New bankruptcy rules give relief to small businesses

Chapter 11 bankruptcy is not an easy process, and rules have traditionally favored large businesses. Now, distressed small businesses will have a better chance at reorganization under a new subchapter of the federal bankruptcy code.

The Small Business Reorganization Act of 2019, which will go into effect on Feb. 19, 2020, makes Chapter 11 reorganization a more affordable and feasible process for small businesses. Under the new law, individuals and companies with roughly $2,725,000 of debt (at least 50 percent business debt) may reorganize under a new subchapter that makes the process faster and more affordable.

Notably, the act establishes that an independent trustee will be appointed to oversee the bankruptcy process. That coincides with the elimination of creditor committees and court-approved disclosure statements.

Additionally, the act removes creditor voting and approval requirements. Under a traditional Chapter 11 bankruptcy, a class of creditors must approve the plan in order for it to be confirmed. Now, in qualified small business cases, the court can determine a proposal is fair and equitable over creditor objections.

Finally, the absolute priority rule no longer applies. That rule prohibited business owners from retaining equity, unless all creditors were paid in full. Now, small business owners can maintain an ownership interest, even if creditors are not fully compensated.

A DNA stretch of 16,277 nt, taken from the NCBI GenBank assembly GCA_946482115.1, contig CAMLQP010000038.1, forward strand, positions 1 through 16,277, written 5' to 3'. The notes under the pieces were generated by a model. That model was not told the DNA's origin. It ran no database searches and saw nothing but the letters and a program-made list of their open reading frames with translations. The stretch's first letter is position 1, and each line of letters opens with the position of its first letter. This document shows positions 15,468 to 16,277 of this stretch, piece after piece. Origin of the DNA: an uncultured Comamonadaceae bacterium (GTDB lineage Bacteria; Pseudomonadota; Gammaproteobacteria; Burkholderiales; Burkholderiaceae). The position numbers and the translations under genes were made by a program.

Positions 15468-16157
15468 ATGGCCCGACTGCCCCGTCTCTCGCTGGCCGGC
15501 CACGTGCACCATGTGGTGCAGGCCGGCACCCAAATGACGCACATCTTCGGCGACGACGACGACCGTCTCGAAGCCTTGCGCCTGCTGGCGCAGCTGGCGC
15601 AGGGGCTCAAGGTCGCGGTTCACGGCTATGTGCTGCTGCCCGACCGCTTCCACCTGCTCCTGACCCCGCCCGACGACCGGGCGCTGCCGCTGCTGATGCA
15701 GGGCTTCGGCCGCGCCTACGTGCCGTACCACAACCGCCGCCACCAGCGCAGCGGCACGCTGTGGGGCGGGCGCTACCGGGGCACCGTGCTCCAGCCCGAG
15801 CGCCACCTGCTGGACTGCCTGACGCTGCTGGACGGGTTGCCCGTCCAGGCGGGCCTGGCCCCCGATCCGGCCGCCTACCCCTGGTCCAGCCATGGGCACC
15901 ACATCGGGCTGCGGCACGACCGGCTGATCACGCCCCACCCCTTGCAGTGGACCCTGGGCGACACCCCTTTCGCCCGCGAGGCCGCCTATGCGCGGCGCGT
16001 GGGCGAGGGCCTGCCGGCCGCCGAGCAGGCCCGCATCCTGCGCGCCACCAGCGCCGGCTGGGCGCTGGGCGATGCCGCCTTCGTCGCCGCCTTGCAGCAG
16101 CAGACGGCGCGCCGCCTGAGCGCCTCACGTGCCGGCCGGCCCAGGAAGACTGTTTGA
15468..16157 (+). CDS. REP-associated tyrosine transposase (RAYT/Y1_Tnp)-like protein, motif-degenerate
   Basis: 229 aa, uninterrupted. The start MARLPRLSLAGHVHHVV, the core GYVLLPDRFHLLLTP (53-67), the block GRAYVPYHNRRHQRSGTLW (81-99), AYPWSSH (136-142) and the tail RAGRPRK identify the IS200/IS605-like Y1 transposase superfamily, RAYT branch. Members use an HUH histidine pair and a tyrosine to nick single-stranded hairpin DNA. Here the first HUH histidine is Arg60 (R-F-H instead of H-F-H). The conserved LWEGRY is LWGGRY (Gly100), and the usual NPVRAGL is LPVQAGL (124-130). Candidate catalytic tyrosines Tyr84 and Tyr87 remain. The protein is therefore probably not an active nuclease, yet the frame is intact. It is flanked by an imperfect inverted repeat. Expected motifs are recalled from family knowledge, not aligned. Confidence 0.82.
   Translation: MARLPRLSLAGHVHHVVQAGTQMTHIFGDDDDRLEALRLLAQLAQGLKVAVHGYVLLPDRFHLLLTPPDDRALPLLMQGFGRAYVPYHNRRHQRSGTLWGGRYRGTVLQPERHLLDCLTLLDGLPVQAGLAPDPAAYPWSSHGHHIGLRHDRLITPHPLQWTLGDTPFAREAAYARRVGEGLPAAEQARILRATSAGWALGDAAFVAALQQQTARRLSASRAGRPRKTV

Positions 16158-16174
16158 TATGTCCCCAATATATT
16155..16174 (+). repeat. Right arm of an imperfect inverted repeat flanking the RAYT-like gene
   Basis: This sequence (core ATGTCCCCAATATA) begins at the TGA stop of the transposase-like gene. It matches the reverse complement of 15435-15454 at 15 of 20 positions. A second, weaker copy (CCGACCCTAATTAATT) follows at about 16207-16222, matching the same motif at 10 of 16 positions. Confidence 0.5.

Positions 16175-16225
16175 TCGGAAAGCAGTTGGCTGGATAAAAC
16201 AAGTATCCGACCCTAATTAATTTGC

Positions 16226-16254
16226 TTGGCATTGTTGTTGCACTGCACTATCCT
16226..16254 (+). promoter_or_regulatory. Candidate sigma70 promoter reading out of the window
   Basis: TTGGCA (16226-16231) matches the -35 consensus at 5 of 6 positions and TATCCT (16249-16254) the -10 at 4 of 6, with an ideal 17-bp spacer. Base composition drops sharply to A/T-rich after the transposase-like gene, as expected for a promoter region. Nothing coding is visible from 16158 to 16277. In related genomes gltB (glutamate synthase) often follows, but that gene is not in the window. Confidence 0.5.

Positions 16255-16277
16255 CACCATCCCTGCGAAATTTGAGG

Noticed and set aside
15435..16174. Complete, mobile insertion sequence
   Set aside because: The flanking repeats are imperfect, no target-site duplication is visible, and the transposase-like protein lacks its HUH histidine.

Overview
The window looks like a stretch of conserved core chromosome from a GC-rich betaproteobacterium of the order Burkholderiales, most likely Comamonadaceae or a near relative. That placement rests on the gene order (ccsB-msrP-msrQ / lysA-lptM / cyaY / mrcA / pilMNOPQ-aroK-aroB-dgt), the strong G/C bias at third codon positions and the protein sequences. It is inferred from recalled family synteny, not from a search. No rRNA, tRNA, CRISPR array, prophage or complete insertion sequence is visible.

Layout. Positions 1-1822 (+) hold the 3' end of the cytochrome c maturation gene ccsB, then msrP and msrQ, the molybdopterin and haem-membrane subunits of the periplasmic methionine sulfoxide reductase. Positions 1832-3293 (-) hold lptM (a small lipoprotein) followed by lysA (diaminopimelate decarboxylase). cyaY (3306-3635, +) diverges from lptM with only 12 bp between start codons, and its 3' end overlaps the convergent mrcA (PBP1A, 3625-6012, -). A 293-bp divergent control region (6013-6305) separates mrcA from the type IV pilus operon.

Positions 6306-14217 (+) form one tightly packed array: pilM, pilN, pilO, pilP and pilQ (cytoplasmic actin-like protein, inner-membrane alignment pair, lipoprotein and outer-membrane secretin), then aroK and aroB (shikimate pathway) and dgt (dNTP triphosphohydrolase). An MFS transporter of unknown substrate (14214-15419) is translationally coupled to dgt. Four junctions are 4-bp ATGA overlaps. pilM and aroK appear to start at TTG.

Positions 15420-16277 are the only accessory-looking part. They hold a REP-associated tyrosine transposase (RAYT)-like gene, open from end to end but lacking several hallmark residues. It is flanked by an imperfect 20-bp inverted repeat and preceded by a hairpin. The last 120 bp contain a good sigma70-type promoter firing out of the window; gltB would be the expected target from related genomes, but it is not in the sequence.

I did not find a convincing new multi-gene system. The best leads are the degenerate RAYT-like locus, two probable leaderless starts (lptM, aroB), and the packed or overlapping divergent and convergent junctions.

Better outcomes overall
Previous requirements scared off many would-be filers. Of those that did make an attempt, less than 27 percent of filings resulted in confirmed plans of reorganization, as reported by The changes are designed to reduce costs and improve a debtor’s ability to survive the bankruptcy process.

Creditors will no longer be able to block small business reorganization plans. With an independent trustee in place, and court control over plan approval, rulemakers hope the process will lead to better overall returns for claimants.

Veterans and farmers
President Donald Trump also signed legislation extending bankruptcy relief to farmers and veterans. Under the Family Farmer Relief Act of 2019, the debt ceiling for a family farm more than doubled.

Similarly, under the Honoring American Veterans in Extreme Need Act of 2019, Congress expanded access to relief for veterans filing under Chapter 13. The change shields veteran disability payments from being considered the type of income individuals must devote to creditors.

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